Different sleep, same process

Despite different needs for sleep, mammals are surprisingly similar in the way their brains control sleep patterns, scientists say.
By Emma Young June 24, 2010 Reading Time: 2 Minutes

HORSES SLEEP FOR A total of three hours a day, jaguars for 10 hours a day, and dolphins do it one side of the brain at a time. While people settle down for a good six to eight hours a night, rats generally snooze in no more than six-minute stretches.

Scientists thought this variation originated from different evolutionary paths, but new research shows the system that controls sleep in people may be the same for most mammals. And this supports the idea that sleep evolved once in a common ancestor.

The sleep/wake cycle in humans is controlled by simple circuitry located in a region of the brain called the hypothalamus. Scientists from Australia and the US used a mathematical model to investigate whether this circuitry could also explain sleep patterns in a range of other mammals.

The team found that for 17 species across seven taxonomic ‘orders’ they studied, indeed, the same sleep circuitry is used.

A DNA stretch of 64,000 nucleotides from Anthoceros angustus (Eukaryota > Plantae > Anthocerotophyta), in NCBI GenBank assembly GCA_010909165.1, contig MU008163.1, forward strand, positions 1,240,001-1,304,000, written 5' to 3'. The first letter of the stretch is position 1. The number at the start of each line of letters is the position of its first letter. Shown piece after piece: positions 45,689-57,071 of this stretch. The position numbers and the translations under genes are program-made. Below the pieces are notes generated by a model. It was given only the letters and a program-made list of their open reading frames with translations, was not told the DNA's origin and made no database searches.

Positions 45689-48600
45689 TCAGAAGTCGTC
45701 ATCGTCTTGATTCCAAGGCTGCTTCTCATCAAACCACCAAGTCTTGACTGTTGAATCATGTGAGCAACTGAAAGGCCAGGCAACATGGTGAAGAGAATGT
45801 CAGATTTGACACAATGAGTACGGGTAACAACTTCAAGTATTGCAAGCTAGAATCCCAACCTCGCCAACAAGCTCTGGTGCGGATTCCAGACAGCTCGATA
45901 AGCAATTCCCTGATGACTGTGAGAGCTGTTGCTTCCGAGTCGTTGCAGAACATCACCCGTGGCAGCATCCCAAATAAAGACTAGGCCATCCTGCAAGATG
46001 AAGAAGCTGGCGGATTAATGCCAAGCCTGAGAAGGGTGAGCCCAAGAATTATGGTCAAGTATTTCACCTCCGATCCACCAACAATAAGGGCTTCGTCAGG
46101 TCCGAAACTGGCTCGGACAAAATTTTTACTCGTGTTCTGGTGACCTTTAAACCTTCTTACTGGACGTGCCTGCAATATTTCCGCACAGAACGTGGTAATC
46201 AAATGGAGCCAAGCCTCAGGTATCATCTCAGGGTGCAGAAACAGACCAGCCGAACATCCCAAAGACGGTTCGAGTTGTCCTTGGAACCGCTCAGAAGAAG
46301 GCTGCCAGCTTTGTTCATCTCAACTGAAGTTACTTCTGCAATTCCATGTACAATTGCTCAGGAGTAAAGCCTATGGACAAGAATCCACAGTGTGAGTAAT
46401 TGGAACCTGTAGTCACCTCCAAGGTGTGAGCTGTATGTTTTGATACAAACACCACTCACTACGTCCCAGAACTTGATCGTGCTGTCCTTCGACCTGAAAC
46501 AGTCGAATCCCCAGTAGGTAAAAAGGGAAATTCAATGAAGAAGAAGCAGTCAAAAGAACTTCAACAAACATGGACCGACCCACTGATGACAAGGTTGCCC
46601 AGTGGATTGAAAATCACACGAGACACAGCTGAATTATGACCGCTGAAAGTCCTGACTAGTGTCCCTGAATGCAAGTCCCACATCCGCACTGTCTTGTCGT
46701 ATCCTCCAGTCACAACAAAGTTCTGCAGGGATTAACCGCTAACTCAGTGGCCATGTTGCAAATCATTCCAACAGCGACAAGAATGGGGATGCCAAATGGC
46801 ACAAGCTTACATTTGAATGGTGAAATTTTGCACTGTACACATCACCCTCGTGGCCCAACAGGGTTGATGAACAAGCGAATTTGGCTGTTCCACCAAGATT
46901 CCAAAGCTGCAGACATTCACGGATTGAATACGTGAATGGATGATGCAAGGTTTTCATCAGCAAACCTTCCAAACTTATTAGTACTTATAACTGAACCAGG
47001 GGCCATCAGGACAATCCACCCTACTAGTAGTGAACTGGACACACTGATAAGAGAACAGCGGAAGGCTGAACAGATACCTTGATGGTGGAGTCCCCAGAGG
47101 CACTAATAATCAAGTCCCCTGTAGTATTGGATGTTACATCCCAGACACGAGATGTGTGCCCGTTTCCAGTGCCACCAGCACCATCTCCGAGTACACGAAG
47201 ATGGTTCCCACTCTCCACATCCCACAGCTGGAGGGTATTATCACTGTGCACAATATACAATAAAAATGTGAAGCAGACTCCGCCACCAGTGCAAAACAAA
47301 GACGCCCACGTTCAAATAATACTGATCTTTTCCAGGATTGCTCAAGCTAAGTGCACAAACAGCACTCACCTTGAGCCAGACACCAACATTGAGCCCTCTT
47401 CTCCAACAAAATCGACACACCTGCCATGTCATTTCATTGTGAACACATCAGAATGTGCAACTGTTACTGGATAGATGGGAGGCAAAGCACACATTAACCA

“This suggests that the same essential physiology has been conserved across evolution,” says Andrew Phillips of the division of sleep medicine at Brigham and Women’s Hospital, Harvard Medical School, US, and the University of Sydney, who was involved in the work.

“Completely new hypothesis”

Using the model, the team also came up with some new explanations for why certain animals sleep the way the do. “We actually put forward a completely new hypothesis to explain how dolphins sleep with one hemisphere at a time,” says Andrew.

The model suggests that neurons in the hypothalamus that promote sleep actually inhibit those in the opposing hemisphere – meaning that only one half of the brain can sleep at a time.

“This is a reasonable hypothesis,” says Jerry Siegel, an expert on animal sleep at the University of California, Los Angeles. “But the dolphin actually has greatly reduced connections between the hemispheres, so it would be nice if there were some supporting data for novel inter-hemispheric connections.”

Andrew agrees that the team’s hypotheses now need to be tested. He says he’d also like to use the same model to explore other mysteries, such as the differences in physiology between animals that sleep during the day and those that are nocturnal.

A better understanding of the origins of sleep should also help researchers to understand the function of sleep, a topic that is hotly debated. “Our hope is that by developing an understanding of what aspects of sleep and sleep physiology are universal we may be able to shed light on this in the future,” Andrew says.

The research is published today in the journal, PLoS Computational Biology.